SPECTATORS have spoken of their shock at witnessing suspected sabotage at Scotland’s biggest cycling event.

Police are now investigating reports that hundreds of cyclists’ tyres were punctured after metal tacks were strewn deliberately on a road near the village of Whitecross outside Linlithgow.

Witnesses said so many tyres were punctured on the Glasgow to Edinburgh ride that the bike repair teams at Pedal for Scotland could not cope.

Bystander Máire McCormack said she had been waiting at Linlithgow Cross to cheer on the cyclists when she saw a mother with her daughter who was in tears.

“They said that at Whitecross someone had put tacks on the road and so many people got flat tyres that they ran out of materials to deal with it,” she said.

The National:

“It was really sad as the mother’s tyre was not just punctured but had split in two so she was having to pull out the ride. Her daughter did not want to go without her mum but she was very upset because she was fundraising for a visit to a school in Malawi and thought she would have to pay all her sponsors back. I just felt so bad for her – she was a lovely girl.

“The whole thing was horrible. So many people were unable to finish the ride. It is a great event and brings money into the town, although there is always a bit of controversy about access and people not being able to get about.”

Cyclist Shona Mitchell posted a picture on Twitter showing a tack embedded in her front tyre.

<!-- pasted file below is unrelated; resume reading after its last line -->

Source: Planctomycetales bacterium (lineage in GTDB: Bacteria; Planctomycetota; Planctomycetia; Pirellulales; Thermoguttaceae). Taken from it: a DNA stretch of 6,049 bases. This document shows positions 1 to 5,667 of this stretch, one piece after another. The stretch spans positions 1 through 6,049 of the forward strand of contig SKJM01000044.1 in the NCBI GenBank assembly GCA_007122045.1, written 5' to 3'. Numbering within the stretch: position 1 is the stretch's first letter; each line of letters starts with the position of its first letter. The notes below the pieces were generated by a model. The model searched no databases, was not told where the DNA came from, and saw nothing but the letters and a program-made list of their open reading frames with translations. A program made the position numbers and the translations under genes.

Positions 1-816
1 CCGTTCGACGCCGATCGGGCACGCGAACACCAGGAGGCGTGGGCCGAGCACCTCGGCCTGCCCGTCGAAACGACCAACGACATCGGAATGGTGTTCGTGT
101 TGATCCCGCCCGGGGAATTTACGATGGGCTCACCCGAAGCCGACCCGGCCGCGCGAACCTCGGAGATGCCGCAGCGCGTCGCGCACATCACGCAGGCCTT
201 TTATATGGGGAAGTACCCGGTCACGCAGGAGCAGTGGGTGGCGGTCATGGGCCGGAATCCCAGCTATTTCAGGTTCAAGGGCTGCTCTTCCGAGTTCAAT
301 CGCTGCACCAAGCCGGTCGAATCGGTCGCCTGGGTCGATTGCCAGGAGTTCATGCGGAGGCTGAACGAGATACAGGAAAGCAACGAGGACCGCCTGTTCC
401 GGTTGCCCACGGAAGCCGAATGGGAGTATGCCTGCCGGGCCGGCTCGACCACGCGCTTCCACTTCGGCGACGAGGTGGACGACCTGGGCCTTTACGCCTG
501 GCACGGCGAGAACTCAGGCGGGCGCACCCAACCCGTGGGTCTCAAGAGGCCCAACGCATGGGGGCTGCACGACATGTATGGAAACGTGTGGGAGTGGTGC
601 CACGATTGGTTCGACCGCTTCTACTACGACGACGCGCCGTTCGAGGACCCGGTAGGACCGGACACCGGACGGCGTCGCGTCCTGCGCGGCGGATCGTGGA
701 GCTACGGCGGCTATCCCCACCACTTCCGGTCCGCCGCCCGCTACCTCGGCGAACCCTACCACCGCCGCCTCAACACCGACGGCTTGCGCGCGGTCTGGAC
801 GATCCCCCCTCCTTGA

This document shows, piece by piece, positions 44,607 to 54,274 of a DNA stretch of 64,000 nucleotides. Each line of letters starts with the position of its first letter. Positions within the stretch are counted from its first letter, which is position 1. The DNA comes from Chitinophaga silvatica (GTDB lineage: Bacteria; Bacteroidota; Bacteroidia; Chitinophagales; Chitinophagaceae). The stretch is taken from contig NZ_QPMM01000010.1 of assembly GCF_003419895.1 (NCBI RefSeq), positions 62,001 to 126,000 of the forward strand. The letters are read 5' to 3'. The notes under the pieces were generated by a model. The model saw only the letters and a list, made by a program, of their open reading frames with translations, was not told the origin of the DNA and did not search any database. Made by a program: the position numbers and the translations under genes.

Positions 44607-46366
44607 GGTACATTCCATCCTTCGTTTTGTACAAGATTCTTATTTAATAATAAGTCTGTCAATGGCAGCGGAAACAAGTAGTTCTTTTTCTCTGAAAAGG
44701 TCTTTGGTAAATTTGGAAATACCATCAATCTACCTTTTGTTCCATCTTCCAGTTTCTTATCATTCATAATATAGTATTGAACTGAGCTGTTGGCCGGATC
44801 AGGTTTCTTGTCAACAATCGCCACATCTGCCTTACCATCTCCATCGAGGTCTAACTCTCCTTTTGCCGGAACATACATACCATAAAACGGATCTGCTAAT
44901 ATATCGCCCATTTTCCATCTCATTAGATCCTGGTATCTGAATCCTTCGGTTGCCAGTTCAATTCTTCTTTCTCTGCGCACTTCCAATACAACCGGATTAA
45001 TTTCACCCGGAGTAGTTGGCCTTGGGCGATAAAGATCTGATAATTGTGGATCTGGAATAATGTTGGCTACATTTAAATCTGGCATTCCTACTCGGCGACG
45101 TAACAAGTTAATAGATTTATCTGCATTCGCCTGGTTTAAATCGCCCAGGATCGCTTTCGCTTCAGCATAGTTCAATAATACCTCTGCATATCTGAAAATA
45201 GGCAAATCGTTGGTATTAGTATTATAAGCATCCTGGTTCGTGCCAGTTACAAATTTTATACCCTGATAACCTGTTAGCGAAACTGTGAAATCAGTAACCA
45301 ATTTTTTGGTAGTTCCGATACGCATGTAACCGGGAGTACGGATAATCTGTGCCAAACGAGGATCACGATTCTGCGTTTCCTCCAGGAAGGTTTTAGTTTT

“Fun spoiled,” she said. “Hundreds of us with flat tyres, thanks to sabotage with tacks.”

Another Twitter user, using the name Buttons and Robin, said: “My ride was cut short due to a tack. Some riders had two or three in their tyres. Mechanics (heroes) couldn’t keep up. Was a damn shame not to ride those last 10 miles.”

Almost 8000 riders took part in the event but while many people cheered on the cyclists, others complained about the inconvenience.

“Prisoner in my own house due to this Pedal for Scotland farce – people from all over Central Scotland suffer disruption to their daily lives,” tweeted one householder.

In another tweet, farm contracting business RM and JF Seed accused the ride’s organisers of showing a “staggering level of inconsideration for people that live and work on the route of the course”.

A Police Scotland spokesperson said an investigation was ongoing.

“The matter was reported to police around 1.10pm on Sunday, September 10. A number of bikes were damaged, however no cyclists were injured.

“Anyone with information is asked to contact Police Scotland on 101, quoting incident number 2396 of September 10.”

Cycling Scotland said the suspected sabotage was “idiocy”.

“An event of this scale inevitably causes inconvenience to some residents and businesses but there is absolutely no excuse for risking serious injury to people through throwing tacks on the event route,” said a spokesperson.

“This idiocy also impacts on the local community, disrupting the event and making it harder to open the roads again. We appreciate the support of people in the affected communities in condemning these reckless acts and helping the police catch those responsible.

“Friends, families and colleagues create the inspiring Pedal for Scotland atmosphere so we would like to thank everyone who stopped and helped their fellow participants and special recognition is due to the Bike Station mechanics for fixing as many punctures as humanly possible in a very short time period.”

During the 2015 event 50 cyclists had their tyres burst by tacks and nails on roads between Limerigg and Avonbridge in Stirlingshire.